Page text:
'Violent Fringe' of Anti-Abortion Opposition - Voll describes the three as part of the “violent fringe” of anti-abortion opposition: “These are the guys on the ground who are—whatever the words that politicians and other leaders of these cultural wars can put out there, these are the men who hear them and feel emboldened by them, who feel encouraged by each other, and they are every day praying for God’s will in their life.” Another unidentified man says: “Anybody who raises a weapon up against these people who are slaughtering these babies, before God and the entire world, right now I say you are doing God’s own work. And may the power of God be with you as you aim that rifle. You’re squeezing that trigger for Almighty God.” In the documentary, an unidentified anti-abortion activist says: “There are people in this world right now who are looking for directions on what do we do. Well, we end abortion on demand by the most direct means available to us. So stop the abortion with a bullet, if that’s what it takes. Stop it with a bomb, if that’ s what it takes. You stop abortion on demand. Don’t let it go any farther.” O’Toole says that the “next step is to arm ourselves in a militia, a real militia that has the power to resist the federal government.” Pinkerson says that O’Toole, who was 19 when he joined the Army of God, found Horsley on the Internet through Horsley’s Web site, “The Nuremberg Files,” which lists doctors who perform abortions (see January 1997). O’Toole became Horsley’s assistant, and through him met Lokey, who runs a Web site called “Save the Babies.” In the film, O’Toole, whom the producers speculate may eventually become an assassin of abortion providers, says that because of America’s legalization of abortion, the country has become like “Nazi Germany. It’s like you’ve got concentration camps around you.” Levin notes that filmed conversations between Horsley and Lokey show that many in the movement feel threatened by the concept of women’s equality, and blame men’s failure to exert “dominion” over women as part of the reason why the US legalized abortion. (Montagne 3/30/2001; Clarkson 3/30/2001)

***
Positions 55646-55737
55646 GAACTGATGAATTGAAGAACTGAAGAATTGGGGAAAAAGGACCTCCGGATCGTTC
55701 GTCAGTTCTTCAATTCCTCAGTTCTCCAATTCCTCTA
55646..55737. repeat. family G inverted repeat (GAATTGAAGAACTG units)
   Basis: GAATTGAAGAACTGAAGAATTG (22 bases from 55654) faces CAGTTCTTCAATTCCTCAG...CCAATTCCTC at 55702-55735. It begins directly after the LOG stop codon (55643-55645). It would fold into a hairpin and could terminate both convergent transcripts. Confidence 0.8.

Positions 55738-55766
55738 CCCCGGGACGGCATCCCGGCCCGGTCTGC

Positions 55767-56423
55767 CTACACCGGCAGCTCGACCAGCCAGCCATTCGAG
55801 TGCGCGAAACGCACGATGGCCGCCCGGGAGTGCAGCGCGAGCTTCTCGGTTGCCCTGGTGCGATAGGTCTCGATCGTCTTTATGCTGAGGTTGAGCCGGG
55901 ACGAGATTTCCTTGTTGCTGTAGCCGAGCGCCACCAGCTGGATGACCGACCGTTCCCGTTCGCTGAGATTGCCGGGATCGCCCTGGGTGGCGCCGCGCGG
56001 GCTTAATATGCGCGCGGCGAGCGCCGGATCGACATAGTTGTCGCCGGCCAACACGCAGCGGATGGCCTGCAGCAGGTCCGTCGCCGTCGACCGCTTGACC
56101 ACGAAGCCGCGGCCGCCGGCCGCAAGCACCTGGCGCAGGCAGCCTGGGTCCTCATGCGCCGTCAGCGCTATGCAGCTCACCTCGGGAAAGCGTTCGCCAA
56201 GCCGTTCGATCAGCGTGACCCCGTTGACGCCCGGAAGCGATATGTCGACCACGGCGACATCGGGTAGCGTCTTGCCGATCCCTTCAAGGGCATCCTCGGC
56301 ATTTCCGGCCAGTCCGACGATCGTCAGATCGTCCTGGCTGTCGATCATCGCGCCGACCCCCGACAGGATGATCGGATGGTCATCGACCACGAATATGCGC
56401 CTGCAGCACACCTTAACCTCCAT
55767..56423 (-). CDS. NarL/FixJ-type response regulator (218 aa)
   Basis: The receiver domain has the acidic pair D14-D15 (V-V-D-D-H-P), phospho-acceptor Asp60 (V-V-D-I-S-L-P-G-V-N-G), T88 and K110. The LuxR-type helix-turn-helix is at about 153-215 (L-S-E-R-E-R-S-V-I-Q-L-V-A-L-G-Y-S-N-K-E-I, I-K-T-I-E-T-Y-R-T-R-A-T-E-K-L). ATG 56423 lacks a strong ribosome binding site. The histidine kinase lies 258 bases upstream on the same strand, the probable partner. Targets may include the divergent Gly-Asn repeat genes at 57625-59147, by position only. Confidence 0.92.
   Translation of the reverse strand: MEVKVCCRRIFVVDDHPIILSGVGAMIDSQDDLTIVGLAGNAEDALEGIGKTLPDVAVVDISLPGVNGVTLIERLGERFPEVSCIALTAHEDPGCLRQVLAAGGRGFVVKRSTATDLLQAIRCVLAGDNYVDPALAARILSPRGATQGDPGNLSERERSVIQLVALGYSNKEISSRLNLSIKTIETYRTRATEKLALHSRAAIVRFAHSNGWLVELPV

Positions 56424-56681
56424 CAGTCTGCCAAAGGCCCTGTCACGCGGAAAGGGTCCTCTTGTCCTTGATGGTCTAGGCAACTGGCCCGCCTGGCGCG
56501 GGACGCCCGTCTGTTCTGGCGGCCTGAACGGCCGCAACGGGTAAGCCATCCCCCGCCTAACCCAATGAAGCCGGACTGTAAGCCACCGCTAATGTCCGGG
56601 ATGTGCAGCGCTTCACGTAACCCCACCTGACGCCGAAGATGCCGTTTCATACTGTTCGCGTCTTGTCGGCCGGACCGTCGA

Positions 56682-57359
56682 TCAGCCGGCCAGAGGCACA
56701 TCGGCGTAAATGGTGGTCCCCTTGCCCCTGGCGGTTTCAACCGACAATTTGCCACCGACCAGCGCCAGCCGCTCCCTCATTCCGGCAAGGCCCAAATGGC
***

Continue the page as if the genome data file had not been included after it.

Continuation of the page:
Opposition to Homosexuality - Horsley draws a connection between the organization’s opposition to abortion and the American citizenry’s supposed opposition to homosexuality, saying: “If the American people woke up, and realized that they had to choose between legalized abortion, legalized homosexuality, and legalized all the rest of the desecration or civil war which would cause the rivers to run red with blood—hey, you know we will see legalized abortion go like that! We’ll see legalized homosexuality go like that! Because the American people are not willing to die for homosexuals.”
Bringing Bomb-Making Materials to Washington - The film also shows Lokey bragging to convicted clinic bomber Michael Bray (see September 1994) that he has just trucked 45,000 pounds of ammonium nitrate, a substance that can be used to make “fertilizer bombs” similar to the one that destroyed an Oklahoma City federal building (see 8:35 a.m. - 9:02 a.m. April 19, 1995), into Washington, DC.
Anti-Abortion Opposition Part of an 'Apocalyptic' Death Struggle - Author and reporter Frederick Clarkson writes: “At once shocking, compelling, and beautifully made, the film is essentially the national television debut for the aboveground spokesmen and spokeswomen of the Army of God.… Horsley and others are quite clear in their public statements and their writings that the attacks on clinics and the murders of doctors are but warning shots in what they envision as an epochal, even an apocalyptic struggle at hand. Either Americans conform to their view of God’s laws, or there will be a blood bath, they say. And there is no evidence that they are anything but dead serious.” (Clarkson 3/30/2001)